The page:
Destination Moon was a semi-documentary without a lot of dramatic content, but its topical novelty made it a big hit. Kurt Neumann’s excellent Rocketship X-M grabbed audiences with a dramatic warning about atomic energy, with an unforgettable martyrdom for a climax. Flight to Mars is a curiously slack story comparable to an old seagoing tale: explorers land on a new shore, meet strange foreigners, and have trouble getting underway again. Arthur Strawn’s focus is on the particulars of rebuilding the ship, which really adds up to a stack of expository dialogue scenes. Why the explorers have gone to Mars is mostly ignored, and what they may have learned there is reduced to a few phrases like,’they have a lot of advanced technology here.’ We’re instead given some dull bureaucratic treachery between pacifist and hawkish Martians, that also amounts mostly to talk.
Yet the film has sufficient appeal for sci-fi fans, just to see how Monogram’s capable technicians pull off big-time futuristic visuals on a Bowery Boys budget… granted, considerably more than a Bowery Boys budget. This earlier 2-color Cinecolor has only red and blue, but since there are no daytime scenes on Earth, we aren’t starved for green hues. Art director Edward S. (Ted) Haworth really pulls his weight, finding creative color combinations for the spaces in the underground Martian city. Hawworth’s angular walls and semi-triangular doorways are appropriately unusual. The spaceship model and some of the interior designs would be re-used for more space movies when Monogram became Allied Artists. 1956’s World Without End cribs Haworth’s angular art direction idea plus the glamorously futuristic mini-skirts (and credited them to the pin-up master Vargas).
In reality we see a bare minimum of everything — only one matte angle on the launch sites, a scant few ‘rocket on strings’ images for the space flight, and literally just one brief shot of the vast underground Martian city. The spaceship cabin looks suspiciously like a hand-me-down, with cots for beds and ordinary rolling desk chairs. Space fans would have to wait four more years to glom the extraterrestrial wonders of Universal’s Metaluna and MGM’s Altair-4. For all the talk about the advanced civilization on Mars, everything looks decidedly terrestrial, even furniture. At one point a character trips over a plastic chair. She minimizes her stumble; I wouldn’t say a retake would be needed. But why does the sound editor leave the sound effect in?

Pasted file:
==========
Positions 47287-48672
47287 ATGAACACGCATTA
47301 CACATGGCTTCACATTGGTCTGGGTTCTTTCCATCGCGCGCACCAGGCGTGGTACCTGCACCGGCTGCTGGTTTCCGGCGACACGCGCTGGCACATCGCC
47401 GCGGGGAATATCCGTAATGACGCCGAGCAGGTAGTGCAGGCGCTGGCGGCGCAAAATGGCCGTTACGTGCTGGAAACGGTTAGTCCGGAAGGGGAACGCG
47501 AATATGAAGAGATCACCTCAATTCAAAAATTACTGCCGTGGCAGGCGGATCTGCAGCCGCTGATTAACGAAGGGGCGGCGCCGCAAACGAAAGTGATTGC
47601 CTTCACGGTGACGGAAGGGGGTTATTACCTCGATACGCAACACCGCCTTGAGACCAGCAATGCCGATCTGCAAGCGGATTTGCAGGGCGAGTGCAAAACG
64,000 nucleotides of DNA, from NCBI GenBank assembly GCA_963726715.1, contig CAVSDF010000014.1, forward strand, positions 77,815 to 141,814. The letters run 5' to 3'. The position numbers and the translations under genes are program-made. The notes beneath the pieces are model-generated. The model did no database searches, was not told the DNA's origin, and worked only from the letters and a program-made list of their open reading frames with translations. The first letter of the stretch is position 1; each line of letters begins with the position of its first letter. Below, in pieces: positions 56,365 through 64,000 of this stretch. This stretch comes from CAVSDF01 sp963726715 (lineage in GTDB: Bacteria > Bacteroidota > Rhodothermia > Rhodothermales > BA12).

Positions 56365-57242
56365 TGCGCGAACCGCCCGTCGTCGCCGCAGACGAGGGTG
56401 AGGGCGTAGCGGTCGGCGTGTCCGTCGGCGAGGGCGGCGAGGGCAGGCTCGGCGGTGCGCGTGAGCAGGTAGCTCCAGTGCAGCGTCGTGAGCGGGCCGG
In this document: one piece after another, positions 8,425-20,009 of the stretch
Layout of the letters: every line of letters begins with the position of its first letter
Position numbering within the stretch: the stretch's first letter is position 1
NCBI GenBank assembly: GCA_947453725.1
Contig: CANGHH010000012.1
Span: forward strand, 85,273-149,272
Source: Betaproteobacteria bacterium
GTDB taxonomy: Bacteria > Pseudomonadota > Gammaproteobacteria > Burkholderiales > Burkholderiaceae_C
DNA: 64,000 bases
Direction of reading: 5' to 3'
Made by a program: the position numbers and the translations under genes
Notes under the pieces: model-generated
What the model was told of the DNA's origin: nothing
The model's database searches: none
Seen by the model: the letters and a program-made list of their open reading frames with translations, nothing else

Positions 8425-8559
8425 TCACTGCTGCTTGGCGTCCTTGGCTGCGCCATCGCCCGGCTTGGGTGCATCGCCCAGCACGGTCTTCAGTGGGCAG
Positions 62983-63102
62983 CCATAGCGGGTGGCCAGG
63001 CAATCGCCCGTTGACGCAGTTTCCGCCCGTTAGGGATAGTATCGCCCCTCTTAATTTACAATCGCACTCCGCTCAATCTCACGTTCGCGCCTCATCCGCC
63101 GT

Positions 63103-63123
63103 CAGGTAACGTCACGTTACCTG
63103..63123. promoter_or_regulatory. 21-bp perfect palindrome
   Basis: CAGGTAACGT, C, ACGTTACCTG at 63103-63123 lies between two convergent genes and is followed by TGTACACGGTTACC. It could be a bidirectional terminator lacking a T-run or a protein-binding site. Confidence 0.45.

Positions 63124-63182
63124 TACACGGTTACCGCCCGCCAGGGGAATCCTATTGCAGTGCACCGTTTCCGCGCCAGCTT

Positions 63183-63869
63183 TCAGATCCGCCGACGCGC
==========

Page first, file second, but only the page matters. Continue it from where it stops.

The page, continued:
Lesley Selander’s by-the-numbers direction never picks up a great deal of dramatic tension or excitement — the promised miraculous adventure never seems to appear. As soon as Ikron and his cohorts stroll in wearing plush moon suits from George Pal’s movie, we know we’re really in a space opera from TV land. The aliens aren’t alien, but familiar English-speaking Earth types we know all too well — a paranoid leader, a kindly father of a luscious young Martian maiden. Science is around for convenience, what with the unexplained miracle of ‘Corium’ and the odd notion that radio waves won’t reach all the way to Mars. Ikron can listen to Earth broadcasts, but can’t send messages of his own. He has technology far in advance of ours, but space travel know-how just ain’t in the Martian toolbox.
Mars is apparently doomed because their ‘Corium’ is almost depleted. That just doesn’t have the immediate impact as did Rocketship X-M’s revelation that Mars blew itself up with Atom bombs. At least Ikron has a plan to avoid extinction, which is more than we can say for Earthly civilzation. We’ve initiated a kill-off of terrestrial life, but our news programs find time to celebrate billionaire playboys comparing the size of their private space rockets.